Kassidy Henson | California Black Media
Grammy Award-winning Christian Hip-Hop hop artist Lecrae is on a mission to increase financial literacy among African Americans.
Growing up in a “marginalized” community in San Diego, Lecrae says he was exposed to incredible wealth and opportunity when he visited communities along the Pacific coastline or neighborhoods nestled in the hills overlooking the city.
But life was different in his predominantly Black neighborhood. Less possibility. Much more poverty.
“You begin to wonder ‘how do I acquire that?’ How do you change the narrative?” Lecrae told California Black Media.
“Returning to a community that faced marginalization, brutality and the effects of poverty was a reflection — excluded from the gleaming SoCal Hills.”
Recalling those childhood experiences, Lecrae — who now lives in Atlanta — said he decided to launch an effort to create opportunities for African Americans that would help to close the wealth gap between Blacks and Whites.
Using his own production company, 3 Strands Films, Lecrae developed a short-form financial education show called Protect the Bag.
The six-part web series provides viewers with a “blueprint” for financial wellness by delving into topics like saving, retirement, investment, budgeting, and identity protection, according to the rapper who released a new album with fellow artist 1K Phew titled “No Church in a While” on Dec. 3
Lecrae, who won a Grammy for Best Gospel Album in 2012, says he hopes the show helps to restore stability and hope in a new generation of young Black people.
The concept for Protect the Bag was developed during the COVID-19 lockdown last year. During that time, Lacrae says he partnered with the credit scoring company Experian to come to the aid of 21 families facing foreclosure due to financial hardship.
A series of short roundtable conversations comprises the Protect the Bag. During each one, Lecrae explains the basics of building a financial legacy. In discussions with financial professionals, community members and guests like Denver Nuggets forward Michal Porter Jr, the panelists address obstacles to building wealth that large numbers of African Americans face.
By the end of each episode, Lecrae says his goal is to equip viewers with the knowledge, exposure and confidence to create better financial habits.
Before knowing that his passion for financial education would grow into what he calls a “new-age Teen Summit” (referring to the early 1990s BET weekly show that dealt with issues facing young African Americans), Lecrae says he was working to expose those around him to the benefits of good money habits.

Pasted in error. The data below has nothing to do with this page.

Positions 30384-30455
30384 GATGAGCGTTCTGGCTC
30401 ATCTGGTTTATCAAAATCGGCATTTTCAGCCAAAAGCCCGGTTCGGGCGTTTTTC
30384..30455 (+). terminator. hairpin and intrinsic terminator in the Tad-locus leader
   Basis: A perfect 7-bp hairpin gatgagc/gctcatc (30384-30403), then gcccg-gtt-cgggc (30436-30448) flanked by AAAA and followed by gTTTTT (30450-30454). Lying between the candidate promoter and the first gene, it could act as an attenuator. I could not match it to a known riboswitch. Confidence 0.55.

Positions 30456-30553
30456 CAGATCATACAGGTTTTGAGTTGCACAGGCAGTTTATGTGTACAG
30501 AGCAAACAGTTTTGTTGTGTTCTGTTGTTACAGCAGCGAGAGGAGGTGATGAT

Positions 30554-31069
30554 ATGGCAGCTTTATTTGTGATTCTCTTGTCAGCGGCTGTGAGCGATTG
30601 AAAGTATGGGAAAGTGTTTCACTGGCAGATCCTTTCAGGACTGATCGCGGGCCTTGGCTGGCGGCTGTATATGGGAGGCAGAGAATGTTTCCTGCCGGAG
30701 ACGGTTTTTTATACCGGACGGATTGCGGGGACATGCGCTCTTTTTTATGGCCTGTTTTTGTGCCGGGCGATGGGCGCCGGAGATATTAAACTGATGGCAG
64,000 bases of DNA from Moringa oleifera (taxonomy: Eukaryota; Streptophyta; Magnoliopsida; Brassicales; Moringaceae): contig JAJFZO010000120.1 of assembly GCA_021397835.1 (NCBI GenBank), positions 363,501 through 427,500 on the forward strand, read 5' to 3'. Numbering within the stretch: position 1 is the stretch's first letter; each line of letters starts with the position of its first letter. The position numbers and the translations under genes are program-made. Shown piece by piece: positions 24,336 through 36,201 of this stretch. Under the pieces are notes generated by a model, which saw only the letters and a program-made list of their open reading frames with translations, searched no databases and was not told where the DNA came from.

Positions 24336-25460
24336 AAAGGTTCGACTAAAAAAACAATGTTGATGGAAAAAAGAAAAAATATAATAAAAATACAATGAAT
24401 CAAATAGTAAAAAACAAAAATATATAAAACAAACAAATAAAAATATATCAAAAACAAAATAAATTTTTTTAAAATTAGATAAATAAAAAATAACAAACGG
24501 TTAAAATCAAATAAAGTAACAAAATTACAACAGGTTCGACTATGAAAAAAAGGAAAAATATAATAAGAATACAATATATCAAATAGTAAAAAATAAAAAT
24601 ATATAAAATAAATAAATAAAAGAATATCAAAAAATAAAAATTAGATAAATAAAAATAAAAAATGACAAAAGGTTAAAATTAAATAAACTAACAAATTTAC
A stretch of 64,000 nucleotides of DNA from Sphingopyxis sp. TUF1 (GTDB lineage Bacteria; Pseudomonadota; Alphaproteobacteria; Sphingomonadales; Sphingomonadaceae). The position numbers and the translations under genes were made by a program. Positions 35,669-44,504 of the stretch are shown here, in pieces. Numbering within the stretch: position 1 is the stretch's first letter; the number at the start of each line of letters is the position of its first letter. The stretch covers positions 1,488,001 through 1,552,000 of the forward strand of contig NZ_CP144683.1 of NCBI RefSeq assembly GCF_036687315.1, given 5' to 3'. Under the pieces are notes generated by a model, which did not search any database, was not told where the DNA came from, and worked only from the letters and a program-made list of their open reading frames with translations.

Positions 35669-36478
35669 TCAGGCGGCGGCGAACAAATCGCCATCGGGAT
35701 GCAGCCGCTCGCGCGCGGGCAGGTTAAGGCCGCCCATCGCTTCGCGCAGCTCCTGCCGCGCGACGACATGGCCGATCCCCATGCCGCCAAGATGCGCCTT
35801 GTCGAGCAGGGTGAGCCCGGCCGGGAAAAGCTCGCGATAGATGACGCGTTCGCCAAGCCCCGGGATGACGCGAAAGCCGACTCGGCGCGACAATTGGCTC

A self-described “doer,” Lecrae explained that at his label he met with artists and hosted financial literacy classes exploring buying power, disparities in the stock market, and the value of the Black dollar.
“Those are all important pillars of good financial stewardship,” says the artist who joined other lecturers to teach a six week “pop-out course” at Stanford University.
“One of the struggles that we had in academia is that academics often speak through a backwards megaphone. They speak through the wide end. To them, the information is easy to grasp when it comes out the smaller side,” he says. “How do we turn that megaphone around? How do we take these narrow concepts and make them more broad and applicable for everybody listening? How do we speak the language of the community and allow it to be less complicated than everyone makes it sound?”
Lecrae also talked about the many benefits that can be reaped when African Americans decide to invest in their communities.
“It creates a network. Like that old game, Barrel of Monkeys: when someone reaches down to give you a hand the next step is to reach your hand down to help the next person up,” he says. “This practice puts funds and resources back into the community, which is an essential part of a financially stable economy.”
Lecrae said young people should ditch the mindset that you only live once.
“You can really lose a movement over a moment. I think we chase pleasure over happiness. Think about what you want long-term because your decisions today can work to ensure that your 60-year-old self is living in a way that is liberated and free.”
New episodes of Protect the Bag are released each week on Lecrae’s YouTube channel.